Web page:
“It’s star anise. I use it to flavour my spiced ham. Its quite sweet. It’s used in biryani dishes. It won’t bring much colour to the dish. I don’t think it would help your curry.”
“I want paprika. She’ll know if I don’t use it.”
“You could get away without using it. Paprika will add to the colour but there are other ingredients that give colour too. You could add more tomatoes, or buy a jar of curry sauce and add paprika. Paprika won’t give the strength and depth of flavour you’re looking for.”
“What about this? What about turmeric?” he asked.
“It’s used in Indian cookery. Lovely colour, but you’d need to use other spices to get the authentic flavour. What curry are you making? Do you have a recipe?” she asked.
“I really like paprika, love,” he said.
“That’s a good start. What do you like about it? Is it the colour, the smell or the flavour?” she asked.
“Everything. And I like its name. Paprika! Most of all I like how it sounds – exotic, warm, spicy, mysterious, magical, tantalising. Just like her. I like her name. She’s called Paprika Moldova. We’re meeting for the first time tomorrow night. I’m cooking dinner for her. She said I had to use paprika and she’d know if I had. She’s lovely isn’t she?”
He thrust a photo on his phone in front of her.
“She seems very attractive.”
“She’s a consultant surgeon.”
“Really - she looks quite young - to be a consultant. I know it’s none of my business, but how long have you known her?”
“A few days. We’ve been chatting online. She’s very friendly.”
“I’m sure she is. What if you don’t like her when you meet?”
“I’m sure I will.”
“Why don’t you just go for a drink with her - maybe see how you get on. You could maybe cook dinner the next time. She might not appreciate the effort you’re making.”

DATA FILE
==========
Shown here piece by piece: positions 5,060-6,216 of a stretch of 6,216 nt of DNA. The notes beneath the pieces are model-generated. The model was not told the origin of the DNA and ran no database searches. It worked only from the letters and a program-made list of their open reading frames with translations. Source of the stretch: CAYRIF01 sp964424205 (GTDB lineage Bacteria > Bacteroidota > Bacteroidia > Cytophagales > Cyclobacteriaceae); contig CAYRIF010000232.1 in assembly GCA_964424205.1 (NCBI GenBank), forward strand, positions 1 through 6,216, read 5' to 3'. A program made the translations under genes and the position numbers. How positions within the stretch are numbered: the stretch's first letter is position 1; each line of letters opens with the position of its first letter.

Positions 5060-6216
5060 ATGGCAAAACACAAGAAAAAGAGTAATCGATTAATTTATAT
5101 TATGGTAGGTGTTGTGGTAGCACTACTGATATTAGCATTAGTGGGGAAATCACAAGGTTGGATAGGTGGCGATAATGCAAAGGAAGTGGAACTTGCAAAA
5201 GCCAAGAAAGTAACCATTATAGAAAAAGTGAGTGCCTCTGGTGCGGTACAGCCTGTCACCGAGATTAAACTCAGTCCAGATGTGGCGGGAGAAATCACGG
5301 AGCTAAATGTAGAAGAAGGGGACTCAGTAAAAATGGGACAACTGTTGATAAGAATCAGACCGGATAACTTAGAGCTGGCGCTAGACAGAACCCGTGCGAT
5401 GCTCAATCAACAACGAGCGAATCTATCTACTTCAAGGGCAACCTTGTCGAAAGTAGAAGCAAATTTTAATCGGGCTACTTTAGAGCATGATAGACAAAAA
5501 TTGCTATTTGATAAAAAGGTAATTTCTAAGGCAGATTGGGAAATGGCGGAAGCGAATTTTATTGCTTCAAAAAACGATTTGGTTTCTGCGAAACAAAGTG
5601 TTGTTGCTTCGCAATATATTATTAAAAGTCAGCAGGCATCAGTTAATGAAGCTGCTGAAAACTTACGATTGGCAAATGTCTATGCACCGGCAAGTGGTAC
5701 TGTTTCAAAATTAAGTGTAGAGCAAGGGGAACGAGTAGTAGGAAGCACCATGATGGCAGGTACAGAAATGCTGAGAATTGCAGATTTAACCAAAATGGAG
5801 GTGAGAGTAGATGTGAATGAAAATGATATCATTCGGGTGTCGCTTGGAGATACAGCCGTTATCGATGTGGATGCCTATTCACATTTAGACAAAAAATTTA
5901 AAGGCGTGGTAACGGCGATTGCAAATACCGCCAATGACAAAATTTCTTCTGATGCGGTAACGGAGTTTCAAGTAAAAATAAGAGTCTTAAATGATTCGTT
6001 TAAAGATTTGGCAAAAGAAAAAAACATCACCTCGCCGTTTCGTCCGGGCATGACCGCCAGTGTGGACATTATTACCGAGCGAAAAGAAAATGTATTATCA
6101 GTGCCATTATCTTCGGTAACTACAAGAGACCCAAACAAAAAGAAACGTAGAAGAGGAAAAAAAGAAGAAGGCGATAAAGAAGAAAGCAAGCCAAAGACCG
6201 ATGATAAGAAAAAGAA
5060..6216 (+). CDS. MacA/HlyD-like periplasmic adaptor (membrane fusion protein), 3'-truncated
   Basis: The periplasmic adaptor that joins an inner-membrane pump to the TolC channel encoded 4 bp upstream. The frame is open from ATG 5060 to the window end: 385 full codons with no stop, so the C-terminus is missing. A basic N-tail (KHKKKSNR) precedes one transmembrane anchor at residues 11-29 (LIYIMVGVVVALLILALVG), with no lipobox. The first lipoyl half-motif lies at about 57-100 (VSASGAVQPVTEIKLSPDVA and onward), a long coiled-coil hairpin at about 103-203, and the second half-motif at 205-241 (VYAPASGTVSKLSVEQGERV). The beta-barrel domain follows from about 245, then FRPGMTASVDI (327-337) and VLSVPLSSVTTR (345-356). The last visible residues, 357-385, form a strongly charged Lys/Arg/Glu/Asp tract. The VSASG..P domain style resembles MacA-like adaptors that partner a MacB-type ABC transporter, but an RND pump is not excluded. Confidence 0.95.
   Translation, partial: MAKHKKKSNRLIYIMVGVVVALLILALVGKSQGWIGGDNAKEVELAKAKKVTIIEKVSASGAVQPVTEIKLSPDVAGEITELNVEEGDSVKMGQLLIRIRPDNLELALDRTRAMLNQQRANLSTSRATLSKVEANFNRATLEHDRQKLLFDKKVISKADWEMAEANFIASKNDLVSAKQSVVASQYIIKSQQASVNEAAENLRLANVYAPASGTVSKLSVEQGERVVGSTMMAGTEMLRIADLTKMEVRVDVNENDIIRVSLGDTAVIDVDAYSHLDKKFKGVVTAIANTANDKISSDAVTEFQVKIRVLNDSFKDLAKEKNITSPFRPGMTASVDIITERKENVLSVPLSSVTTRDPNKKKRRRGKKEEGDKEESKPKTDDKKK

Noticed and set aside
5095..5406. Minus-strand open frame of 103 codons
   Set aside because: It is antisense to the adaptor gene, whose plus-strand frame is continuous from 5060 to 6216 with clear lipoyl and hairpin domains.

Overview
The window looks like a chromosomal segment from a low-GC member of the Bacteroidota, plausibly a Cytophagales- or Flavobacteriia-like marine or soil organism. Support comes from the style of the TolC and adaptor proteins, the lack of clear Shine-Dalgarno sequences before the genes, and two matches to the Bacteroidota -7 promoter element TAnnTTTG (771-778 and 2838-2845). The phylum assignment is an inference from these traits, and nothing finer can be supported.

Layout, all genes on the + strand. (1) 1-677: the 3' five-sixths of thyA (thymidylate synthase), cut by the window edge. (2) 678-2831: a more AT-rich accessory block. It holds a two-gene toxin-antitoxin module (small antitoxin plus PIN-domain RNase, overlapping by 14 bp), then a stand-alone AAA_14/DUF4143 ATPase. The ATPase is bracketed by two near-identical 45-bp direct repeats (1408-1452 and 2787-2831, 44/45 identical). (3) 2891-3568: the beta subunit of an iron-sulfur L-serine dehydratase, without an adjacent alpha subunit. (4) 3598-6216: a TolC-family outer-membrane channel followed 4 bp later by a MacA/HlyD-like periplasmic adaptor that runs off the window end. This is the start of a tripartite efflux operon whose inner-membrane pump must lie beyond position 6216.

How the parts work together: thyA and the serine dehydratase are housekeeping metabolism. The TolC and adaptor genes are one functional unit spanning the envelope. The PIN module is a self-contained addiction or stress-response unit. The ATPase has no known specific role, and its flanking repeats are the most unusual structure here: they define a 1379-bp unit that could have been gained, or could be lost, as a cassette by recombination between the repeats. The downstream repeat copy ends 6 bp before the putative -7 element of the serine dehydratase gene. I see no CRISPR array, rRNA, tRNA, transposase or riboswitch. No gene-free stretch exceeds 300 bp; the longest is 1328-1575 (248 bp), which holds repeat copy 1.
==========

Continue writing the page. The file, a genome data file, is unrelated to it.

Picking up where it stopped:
“I’m sure she will.”
“Sometimes people you meet online aren’t quite the same when you meet them in person.”
“Sounds like you’ve had your fingers burned.”
“I have. And I’ve heard all sorts of weird and wonderful online dating tales. You have to kiss a few frogs before you meet your prince. And, believe me, there are a lot of frogs – very few resemble their online photos. But I could be wrong. Paprika Moldova could very well be the beautiful, intelligent, rich, young woman you expect her to be.”
“I know what you’re thinking – what could she possibly see in me?”
“No – not exactly. I just don’t like seeing people get hurt. Sometimes when something seems too good to be true, it is. You can’t be too careful. Do you really want this stranger in your house? Sorry, I’ve said too much. Its none of my business. Don’t let me put you off cooking your Indian meal. You could always practice making it for yourself so when you meet her the next time you could cook it for her – or for someone else.”
He looked straight into her eyes. She shifted from one foot to the other and glanced at her shopping list.
“I should have just lifted the paprika without speaking to you.”
“You should just buy it if it’s what you want. But you should maybe also get one of those ready mixes. You can’t go wrong with them. You could always experiment by adding paprika to one of them – maybe the tikka masala one?”
“I like trying something new,” he said, again looking straight into her eyes.
She was beginning to feel very warm under her puffed feather down coat. She loosened the hand knitted stripy scarf wrapped tightly around her neck. Why had she bothered coming out shopping tonight? And why had she even bothered to look for cloves and star anise? It wasn’t as if she needed the spices tonight or tomorrow or even next week. Then she recalled one of her New Year’s resolutions - to get out of the house every evening – even if it was only for a walk or to the supermarket. One of her other resolutions was to make an effort to speak to strangers. Well she was definitely ticking all the boxes tonight!
“Are you going to cook chicken or lamb? Maybe you’re vegetarian?” she asked.